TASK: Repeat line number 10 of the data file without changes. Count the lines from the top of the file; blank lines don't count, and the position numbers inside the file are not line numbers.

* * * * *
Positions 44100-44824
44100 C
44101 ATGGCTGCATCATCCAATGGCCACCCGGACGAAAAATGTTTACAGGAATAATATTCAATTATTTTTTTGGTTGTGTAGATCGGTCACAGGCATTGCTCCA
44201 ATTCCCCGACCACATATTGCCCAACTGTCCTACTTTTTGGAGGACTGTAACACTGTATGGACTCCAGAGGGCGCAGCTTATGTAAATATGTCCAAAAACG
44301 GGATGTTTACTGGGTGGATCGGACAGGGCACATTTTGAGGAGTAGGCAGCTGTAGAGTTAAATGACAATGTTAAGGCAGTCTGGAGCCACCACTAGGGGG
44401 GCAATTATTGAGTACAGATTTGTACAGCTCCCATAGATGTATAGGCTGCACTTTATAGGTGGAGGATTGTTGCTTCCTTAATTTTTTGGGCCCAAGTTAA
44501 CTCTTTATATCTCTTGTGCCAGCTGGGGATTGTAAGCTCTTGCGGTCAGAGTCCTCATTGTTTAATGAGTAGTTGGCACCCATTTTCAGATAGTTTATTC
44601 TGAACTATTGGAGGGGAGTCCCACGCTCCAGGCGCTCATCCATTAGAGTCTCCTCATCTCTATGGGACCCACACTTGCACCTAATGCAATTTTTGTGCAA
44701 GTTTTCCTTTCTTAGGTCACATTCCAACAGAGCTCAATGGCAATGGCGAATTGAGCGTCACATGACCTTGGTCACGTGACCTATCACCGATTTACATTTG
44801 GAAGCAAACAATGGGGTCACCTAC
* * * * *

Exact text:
44801 GAAGCAAACAATGGGGTCACCTAC